The home-office trend came with the outbreak of the pandemic, but it will not go away with it. Working from home is both more comfortable for employees and cheaper for employers. At KISS part of the team is still working from home and we are not going to change that for now. However, the home-office phenomenon poses a new challenge: how to maintain ergonomics while working from home? We have taken expert advice on this and share with you some valuable tips!
Ergonomics is a science that deals with adapting working conditions to the psychophysical capabilities of humans. In more practical terms, it refers to the whole range of factors that contribute to our safety, comfort and efficiency at work.
There are plenty of them: from the quality of the chair, through the quality of the lighting, to the quality of the air – to name a few. It is difficult to analyze them all in detail within a relatively short text. Therefore, let’s focus on the most significant issues – those that are of greatest importance to our health and well-being.
Naturally, the approach to ergonomics depends on the type of work. Home office is obviously about desk work. Although it doesn't seem to have any serious consequences, in practice, spending time in front of a screen for a long time puts strain on the skeletal system, cardiovascular system and eyesight. Tense neck muscles, "spine cracking", bloodshot eyes or swollen calves are just the first symptoms of more serious issues that may occur in the future. The more we ignore good ergonomic practices, the more unpleasant the long-term effects may be.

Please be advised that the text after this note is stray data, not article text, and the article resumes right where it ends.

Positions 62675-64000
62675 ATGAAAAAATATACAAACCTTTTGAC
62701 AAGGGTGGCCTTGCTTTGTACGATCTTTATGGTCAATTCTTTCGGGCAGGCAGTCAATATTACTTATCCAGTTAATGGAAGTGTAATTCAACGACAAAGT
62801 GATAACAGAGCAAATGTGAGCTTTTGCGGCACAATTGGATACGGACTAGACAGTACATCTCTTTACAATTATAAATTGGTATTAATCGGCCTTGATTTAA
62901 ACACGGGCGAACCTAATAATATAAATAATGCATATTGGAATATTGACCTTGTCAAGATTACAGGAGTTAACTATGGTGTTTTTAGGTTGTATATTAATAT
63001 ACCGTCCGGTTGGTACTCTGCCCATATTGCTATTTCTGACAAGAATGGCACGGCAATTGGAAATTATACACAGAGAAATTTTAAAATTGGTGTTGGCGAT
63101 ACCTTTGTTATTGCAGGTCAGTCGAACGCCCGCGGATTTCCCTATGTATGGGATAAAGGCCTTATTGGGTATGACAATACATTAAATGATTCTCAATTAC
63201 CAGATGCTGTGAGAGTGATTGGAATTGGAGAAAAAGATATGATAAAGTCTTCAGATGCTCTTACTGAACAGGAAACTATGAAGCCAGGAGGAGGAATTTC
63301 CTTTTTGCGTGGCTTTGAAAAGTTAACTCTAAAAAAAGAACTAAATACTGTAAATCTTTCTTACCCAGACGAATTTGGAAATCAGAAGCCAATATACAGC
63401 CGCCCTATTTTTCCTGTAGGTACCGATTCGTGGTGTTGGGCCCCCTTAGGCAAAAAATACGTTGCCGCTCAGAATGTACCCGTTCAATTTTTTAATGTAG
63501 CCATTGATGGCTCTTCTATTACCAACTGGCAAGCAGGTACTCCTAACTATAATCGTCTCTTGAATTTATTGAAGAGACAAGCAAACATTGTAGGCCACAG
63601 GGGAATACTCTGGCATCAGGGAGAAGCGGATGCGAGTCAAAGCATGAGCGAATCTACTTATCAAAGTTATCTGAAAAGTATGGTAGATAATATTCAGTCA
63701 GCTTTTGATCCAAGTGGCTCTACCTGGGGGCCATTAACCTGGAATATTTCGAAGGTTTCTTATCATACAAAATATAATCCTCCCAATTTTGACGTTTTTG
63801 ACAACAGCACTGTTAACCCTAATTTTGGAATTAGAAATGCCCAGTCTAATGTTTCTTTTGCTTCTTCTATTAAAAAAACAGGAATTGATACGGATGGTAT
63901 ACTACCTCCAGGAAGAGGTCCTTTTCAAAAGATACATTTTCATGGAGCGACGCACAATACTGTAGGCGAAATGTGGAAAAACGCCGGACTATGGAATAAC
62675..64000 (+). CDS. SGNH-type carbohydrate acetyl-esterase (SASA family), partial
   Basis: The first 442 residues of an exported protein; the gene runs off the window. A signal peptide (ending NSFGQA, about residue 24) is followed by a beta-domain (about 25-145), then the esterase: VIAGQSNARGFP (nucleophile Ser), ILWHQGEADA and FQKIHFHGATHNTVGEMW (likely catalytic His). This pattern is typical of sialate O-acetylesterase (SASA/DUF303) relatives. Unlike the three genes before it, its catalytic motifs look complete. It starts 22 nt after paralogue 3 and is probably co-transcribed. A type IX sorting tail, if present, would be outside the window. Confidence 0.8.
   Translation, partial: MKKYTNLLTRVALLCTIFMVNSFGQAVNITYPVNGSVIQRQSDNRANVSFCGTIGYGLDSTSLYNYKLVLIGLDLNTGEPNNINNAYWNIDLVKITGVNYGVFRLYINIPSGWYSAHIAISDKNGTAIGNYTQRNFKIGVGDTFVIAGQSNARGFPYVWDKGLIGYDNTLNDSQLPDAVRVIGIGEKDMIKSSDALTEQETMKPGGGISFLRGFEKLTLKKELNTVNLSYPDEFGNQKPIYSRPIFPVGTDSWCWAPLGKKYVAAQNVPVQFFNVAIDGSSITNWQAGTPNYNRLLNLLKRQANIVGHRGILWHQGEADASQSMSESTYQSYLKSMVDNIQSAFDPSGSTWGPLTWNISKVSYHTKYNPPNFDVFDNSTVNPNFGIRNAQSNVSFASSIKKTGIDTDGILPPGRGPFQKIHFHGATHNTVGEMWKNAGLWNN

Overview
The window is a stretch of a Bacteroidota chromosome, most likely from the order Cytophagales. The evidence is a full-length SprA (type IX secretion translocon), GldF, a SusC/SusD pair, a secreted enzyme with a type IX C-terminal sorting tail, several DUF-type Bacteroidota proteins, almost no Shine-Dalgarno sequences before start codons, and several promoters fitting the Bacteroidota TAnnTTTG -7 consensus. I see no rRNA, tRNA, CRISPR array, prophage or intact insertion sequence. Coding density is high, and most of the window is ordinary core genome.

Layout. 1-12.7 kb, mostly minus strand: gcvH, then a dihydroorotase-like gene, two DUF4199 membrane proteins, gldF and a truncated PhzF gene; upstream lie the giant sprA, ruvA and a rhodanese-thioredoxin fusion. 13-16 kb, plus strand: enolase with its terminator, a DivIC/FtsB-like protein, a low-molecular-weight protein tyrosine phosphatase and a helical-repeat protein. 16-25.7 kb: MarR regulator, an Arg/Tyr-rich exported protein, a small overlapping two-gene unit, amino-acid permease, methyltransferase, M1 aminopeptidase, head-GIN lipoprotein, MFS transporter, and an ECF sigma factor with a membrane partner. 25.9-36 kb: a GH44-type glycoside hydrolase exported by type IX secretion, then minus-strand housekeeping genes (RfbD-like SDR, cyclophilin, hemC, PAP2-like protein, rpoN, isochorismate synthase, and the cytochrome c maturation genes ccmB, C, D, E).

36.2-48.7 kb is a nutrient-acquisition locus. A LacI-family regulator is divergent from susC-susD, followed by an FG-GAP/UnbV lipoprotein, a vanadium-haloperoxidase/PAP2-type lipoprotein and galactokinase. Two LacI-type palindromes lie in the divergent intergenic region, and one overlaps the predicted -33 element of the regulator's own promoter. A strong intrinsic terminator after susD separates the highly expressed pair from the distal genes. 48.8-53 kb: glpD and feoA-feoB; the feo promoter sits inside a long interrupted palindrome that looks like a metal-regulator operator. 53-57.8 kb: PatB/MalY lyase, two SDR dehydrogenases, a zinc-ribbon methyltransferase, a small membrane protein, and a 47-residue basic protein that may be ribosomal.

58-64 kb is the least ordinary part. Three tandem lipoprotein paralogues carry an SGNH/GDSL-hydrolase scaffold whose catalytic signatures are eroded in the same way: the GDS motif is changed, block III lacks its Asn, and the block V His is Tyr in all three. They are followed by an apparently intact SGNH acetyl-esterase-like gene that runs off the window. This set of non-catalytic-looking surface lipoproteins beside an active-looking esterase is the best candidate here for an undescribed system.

A poorly organized home office causes the most damage to the spine. – Office work strains your back as much as physical work, exposing both the lumbar and cervical sections of the spine to discopathy – says Łukasz Śliwa, MA, from Be Healthy Physiotherapy Center in Kraków. How does this happen? – Sitting for several hours causes strain on the muscles responsible for stabilizing the spine. This has a direct impact on increasing the strain on the intervertebral discs, their gradual dehydration, protrusion and irritation of nervous structures – as explained by Śliwa.
Factors that contribute to strain during work at home office include: – stooping, – "head drooping" and leaning over the monitor, – semi-sitting position, i.e. "sliding down" from the chair (it puts a particular strain on the loins), – badly shaped chair (no support for the lumbar and cervical sections), – incorrect height of a chair or desk that causes a faulty body position.
The inadequate height of the chair in relation to the desk, especially the armrests, will also increase the strain on the wrists. The effects will sooner or later become apparent – in the form of carpal tunnel syndrome or "tennis elbow".
The health effects of leaning forward or other "deviations" from the correct posture are numerous and result not only in pain. This is all the more so because the spinal disorders they cause can translate into other health problems. In a word – better prevent than cure. But how to do it?
– Proper work ergonomics is crucial here. One of the basic preventive measures is a properly shaped chair that supports the cervical, thoracic and lumbar sections of the spine. Its height relative to the desk should be set so that the hip and knee joints are bent to 90 degrees – as recommended by Łukasz Śliwa, MA. We should also take care of the main (apart from the brain) tool of office work, i.e. our hands. – Our forearms and wrists should also be supported properly. In this way we reduce the risk of overload changes – the expert says.